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Dinosaurs have been popular since the day they were discovered. Children everywhere obsess with them, rattling off their tongue twisting names with ease. Some of those children grow up to be paleontologist who are still obsessed with the "Terrible Lizards" and even write books about them. I'm so glad they do! Scott Sampson's engrossing book takes you on a journey back back to the Mesozoic for a close look at the Dinosaurs and the world they lived in. Look around you at the plants and animals that live in today's world, they are all part of a complex web of interdependent organisms, from bacteria to blue whales, each sharing a common thread---DNA. Life in the Age of Reptiles was no different. Sampson covers a multitude of subjects; plants, birds and mammals, just to name a few. I found the chapter on Ceratopsian evolution to be particularly interesting. But the main theme of the book is the ecology of the dinosaur's world, the little things that live in the soil, on plants and animals and in the air. For the most part these little things leave little or no fossil record so their existence is somewhat theoretical, but they were there and their effect on the environment was staggering. Also examined is the geology and climate of this long gone world. In the end I was more than satisfied with Sampson's effort and rate this book right up there with Bakker's The Dinosaur Heresies. Incidentally, the color plates came across beautifully on both the Kindle (black and white) and the I-Pad (color). I had no technical problems with this Kindle edition.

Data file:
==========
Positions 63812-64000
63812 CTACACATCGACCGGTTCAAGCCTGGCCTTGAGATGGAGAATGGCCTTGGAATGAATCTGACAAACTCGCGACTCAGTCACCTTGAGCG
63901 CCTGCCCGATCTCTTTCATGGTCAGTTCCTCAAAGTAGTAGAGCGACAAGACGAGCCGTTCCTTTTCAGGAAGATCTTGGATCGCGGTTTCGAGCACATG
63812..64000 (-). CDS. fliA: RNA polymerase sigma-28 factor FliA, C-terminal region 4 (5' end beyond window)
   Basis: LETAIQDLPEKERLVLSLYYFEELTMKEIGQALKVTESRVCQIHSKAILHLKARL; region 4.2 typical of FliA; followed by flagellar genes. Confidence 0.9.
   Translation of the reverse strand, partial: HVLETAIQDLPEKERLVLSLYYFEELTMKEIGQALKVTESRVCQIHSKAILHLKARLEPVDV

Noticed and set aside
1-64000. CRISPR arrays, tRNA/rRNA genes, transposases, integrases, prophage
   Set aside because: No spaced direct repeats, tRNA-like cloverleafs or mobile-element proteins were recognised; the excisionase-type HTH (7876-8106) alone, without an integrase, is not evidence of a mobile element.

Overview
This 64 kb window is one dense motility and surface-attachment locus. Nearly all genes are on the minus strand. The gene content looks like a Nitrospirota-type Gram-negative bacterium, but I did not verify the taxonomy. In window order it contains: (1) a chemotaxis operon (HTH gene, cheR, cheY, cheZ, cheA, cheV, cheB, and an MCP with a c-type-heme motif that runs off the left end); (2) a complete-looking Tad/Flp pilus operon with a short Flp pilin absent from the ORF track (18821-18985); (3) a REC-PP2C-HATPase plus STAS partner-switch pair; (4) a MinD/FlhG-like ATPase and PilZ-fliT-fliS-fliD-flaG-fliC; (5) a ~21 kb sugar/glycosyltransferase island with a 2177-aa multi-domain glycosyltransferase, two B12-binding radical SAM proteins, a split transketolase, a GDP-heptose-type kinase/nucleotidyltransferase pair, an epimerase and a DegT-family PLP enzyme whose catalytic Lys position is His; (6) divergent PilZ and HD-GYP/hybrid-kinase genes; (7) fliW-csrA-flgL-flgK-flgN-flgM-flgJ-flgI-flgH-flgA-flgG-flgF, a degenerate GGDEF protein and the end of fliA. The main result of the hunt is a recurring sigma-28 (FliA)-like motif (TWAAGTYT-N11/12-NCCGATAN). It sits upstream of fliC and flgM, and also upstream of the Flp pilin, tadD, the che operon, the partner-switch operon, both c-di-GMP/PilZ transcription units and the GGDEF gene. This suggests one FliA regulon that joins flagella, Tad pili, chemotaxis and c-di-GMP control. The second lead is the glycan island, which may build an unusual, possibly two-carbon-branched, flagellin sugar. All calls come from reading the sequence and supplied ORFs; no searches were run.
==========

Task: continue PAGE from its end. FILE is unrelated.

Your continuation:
LastRanger
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Dinosaur Odyssey takes you on a dinosaur-centric tour of the epic of evolution that literally starts with the Big Bang. The scope of this 332-page book is every bit as expansive as that sentence implies. By page 97, Dr. Scott has treated his readers to clear and entertaining discussions of the Big Bang, geothermal processes, continental drift theory, ecology, evolution, and weather patterns. In the second half of the book, Dr. Scott discusses more obviously paleontological topics, including Mesozoic food chains, predator-prey relationships, climate change and its effect on dinosaur evolution, and inevitably, extinction. There's even a chapter devoted to explaining exactly why Jurassic Park couldn't happen. Along the way, Dr. Scott weaves in fascinating information about the various dinosaur discoveries paleontologists have made in the past twenty-five years.

Processing all that information is no small task. Fortunately, Dr. Scott takes Albert Einstein's principle of science writing to heart: "Make everything as simple as possible, but not simpler."

Take for example, his discussion of plate tectonics in Chapter 4, in which Dr. Scott uses the image of a lava lamp to describe the action of convection forces in the Earth's mantle (p. 56).

There's plenty of humor sprinkled throughout the book as well. For example, in describing the paleontological debate over whether the T. Rex was primarily a hunter or a scavenger of dead meat, Dr. Scott makes the wry comment that the scavenger theory "effectively relegate[s] Tyrannosaurus to the status of prehistory's biggest maggot."

If you love dinosaurs, you'll love this book.

(Read more at my blog, BostonWriters.wordpress.com.)